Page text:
Introduction: Pasteurize Eggs
We use pasteurized eggs for dishes that require uncooked eggs. Homemade mayonnaise, salad dressing and eggnog!
Raising backyard chickens means that egg cleanliness can vary. It often does based around the season or the cleanliness of the coop. During wet weather the chicken feet track more mud around the eggs.
Here is the simple way we pasteurize our eggs.
The goal is to get their core temp to 140 degrees for 3min.
Step 1: Bring to Temp
The idea is to slowly bring eggs and water to 140F slowwwwwly. The trick is to keep the eggs off the base of the saucepan. If they sit directly above the heat you risk cooking the eggs through along the shell. Use medium-high heat to start before dropping to medium-low to maintain.
I use a collapsible vegetable steamer. Here's a 6" steamer on amazon for under $8 (Nov '18).
Step 2: Target Temp
Target temp is 140 F / 60 C. Even if you don't commonly use Farenheit it is best for this application because it allows you to effectively get an extra degree of accuracy.
The easiest way to hold the target temp is to maintain heat but start to shift the pot off the burner if the temp rises a degree. It quickly comes back to the target temp. It is a simple process of adjustment for the 3min.
Notes on Sous Vide --some notes are added below about using a Sous Vide to heat and manage water temp. While you can certainly use a Sous Vide to cook I personally haven't seen the value. Please make the case below if you find it to be genuinely useful... I continue to see it as another unnecessary kitchen gadget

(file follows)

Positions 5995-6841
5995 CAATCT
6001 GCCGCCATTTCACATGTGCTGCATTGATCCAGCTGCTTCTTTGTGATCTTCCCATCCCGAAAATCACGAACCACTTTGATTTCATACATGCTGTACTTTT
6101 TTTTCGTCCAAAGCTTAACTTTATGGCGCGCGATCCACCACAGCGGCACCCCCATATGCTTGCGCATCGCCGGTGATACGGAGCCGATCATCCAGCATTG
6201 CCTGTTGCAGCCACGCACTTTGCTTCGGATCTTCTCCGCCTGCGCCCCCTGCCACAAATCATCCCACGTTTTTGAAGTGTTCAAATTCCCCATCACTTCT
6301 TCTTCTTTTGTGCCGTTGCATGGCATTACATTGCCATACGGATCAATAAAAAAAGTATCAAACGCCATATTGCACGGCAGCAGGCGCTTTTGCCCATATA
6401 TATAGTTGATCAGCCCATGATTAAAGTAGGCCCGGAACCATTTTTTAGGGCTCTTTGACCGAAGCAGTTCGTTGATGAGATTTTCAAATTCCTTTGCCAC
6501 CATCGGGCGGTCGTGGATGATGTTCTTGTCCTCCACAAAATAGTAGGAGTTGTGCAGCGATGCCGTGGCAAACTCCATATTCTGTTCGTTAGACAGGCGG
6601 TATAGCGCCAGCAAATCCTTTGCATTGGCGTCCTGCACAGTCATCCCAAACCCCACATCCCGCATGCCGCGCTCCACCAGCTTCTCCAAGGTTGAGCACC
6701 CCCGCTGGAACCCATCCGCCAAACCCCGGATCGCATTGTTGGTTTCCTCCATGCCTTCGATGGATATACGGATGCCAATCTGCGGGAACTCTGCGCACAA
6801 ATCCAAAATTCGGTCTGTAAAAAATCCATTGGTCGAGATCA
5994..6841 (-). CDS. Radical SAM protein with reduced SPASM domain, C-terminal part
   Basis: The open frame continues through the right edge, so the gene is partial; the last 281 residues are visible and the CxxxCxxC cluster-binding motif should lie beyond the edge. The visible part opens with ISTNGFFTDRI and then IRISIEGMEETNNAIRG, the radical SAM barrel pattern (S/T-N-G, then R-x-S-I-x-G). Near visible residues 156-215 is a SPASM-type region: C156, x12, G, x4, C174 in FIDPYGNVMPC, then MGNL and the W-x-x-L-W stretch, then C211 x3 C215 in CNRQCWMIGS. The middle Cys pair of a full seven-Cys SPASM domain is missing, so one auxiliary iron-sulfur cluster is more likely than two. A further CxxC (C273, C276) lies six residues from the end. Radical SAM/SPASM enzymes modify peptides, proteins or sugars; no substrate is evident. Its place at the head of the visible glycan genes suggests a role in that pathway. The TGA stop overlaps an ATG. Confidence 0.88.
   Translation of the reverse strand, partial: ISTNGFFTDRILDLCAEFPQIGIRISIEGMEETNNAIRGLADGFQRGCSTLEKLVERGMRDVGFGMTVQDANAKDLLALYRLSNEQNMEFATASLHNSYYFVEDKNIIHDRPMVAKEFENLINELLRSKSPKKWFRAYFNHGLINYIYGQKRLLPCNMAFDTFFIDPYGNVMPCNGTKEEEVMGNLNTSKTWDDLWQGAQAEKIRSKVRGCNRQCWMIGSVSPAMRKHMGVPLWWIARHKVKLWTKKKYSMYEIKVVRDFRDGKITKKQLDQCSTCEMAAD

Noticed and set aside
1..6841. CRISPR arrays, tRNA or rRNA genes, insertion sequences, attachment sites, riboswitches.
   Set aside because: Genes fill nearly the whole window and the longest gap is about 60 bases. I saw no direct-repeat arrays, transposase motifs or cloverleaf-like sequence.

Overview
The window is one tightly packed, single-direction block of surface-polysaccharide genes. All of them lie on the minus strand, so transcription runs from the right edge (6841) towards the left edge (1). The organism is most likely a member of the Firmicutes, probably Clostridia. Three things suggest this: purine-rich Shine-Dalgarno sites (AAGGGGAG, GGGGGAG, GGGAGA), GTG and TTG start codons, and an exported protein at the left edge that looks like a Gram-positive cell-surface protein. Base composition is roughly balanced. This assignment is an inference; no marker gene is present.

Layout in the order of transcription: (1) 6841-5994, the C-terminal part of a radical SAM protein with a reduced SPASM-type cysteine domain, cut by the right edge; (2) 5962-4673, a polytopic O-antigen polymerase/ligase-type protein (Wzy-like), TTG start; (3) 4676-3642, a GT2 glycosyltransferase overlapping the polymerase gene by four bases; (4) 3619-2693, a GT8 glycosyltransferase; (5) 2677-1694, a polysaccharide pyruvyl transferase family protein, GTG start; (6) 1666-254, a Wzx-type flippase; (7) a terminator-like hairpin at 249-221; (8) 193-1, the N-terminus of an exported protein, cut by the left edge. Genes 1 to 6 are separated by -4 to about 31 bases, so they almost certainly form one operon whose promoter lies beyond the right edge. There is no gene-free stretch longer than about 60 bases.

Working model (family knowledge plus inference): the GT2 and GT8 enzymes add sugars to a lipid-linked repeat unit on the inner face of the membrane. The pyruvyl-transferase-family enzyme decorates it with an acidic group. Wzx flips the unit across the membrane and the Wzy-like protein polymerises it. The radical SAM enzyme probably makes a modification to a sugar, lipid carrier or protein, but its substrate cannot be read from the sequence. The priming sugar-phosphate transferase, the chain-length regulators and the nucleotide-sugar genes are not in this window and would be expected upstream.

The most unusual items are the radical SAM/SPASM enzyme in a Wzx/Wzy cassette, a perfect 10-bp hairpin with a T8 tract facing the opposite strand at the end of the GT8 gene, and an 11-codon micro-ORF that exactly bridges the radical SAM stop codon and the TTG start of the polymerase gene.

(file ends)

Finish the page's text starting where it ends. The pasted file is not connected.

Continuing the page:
Step 3: Cracks
You may notice a few air bubbles escaping. This is a sign that the shell isn't a perfect barrier. The trickle of air isn't a problem for commercial pasteurization. Any crack, as shown in the last photo, is reason to remove the eff from your pasteurized set.
An Instructables member dropkick has helped clarify that cooking eggs breaks down the natural egg membrane protecting the contents from bacteria in the air. Please cook eggs quickly and refrigerate after cooking.
Step 4: Remove From Water
Eggs should only be allowed to sit at 140 F for 3 min. A hotter temp or longer time can alter the interior of the shell. ---basically the whites will start to cook. they start to look milky
Step 5: Cool & Enjoy
After removing the eggs from warm water transfer to a cool water bath. It's at this point that I wipe the shells to remove any remaining smudges.
Hope you've found this instructable useful. Whether you raise your own chickens or simply want to pasteurize standard store bought eggs this is the simplest way I know.
Any tips are welcome.
Hope you see value compared to the high-priced pasteurized eggs found online.
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